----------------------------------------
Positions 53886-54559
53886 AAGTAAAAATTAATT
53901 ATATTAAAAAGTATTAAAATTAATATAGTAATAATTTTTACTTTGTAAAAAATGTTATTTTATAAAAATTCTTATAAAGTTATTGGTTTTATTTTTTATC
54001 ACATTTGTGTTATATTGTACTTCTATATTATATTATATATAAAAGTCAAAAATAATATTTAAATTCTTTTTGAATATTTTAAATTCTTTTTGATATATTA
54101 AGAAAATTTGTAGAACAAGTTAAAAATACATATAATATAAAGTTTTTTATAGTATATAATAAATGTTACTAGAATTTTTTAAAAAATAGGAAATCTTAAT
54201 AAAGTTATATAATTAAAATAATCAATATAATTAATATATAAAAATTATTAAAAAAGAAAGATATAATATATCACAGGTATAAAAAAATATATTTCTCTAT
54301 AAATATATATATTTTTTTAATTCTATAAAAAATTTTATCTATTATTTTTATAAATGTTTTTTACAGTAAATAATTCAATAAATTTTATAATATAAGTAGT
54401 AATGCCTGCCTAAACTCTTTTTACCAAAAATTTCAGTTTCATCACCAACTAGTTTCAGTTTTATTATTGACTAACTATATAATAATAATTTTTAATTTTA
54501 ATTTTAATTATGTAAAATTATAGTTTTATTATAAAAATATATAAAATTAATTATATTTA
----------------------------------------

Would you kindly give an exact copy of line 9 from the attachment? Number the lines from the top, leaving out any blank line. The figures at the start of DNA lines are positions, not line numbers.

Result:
54501 ATTTTAATTATGTAAAATTATAGTTTTATTATAAAAATATATAAAATTAATTATATTTA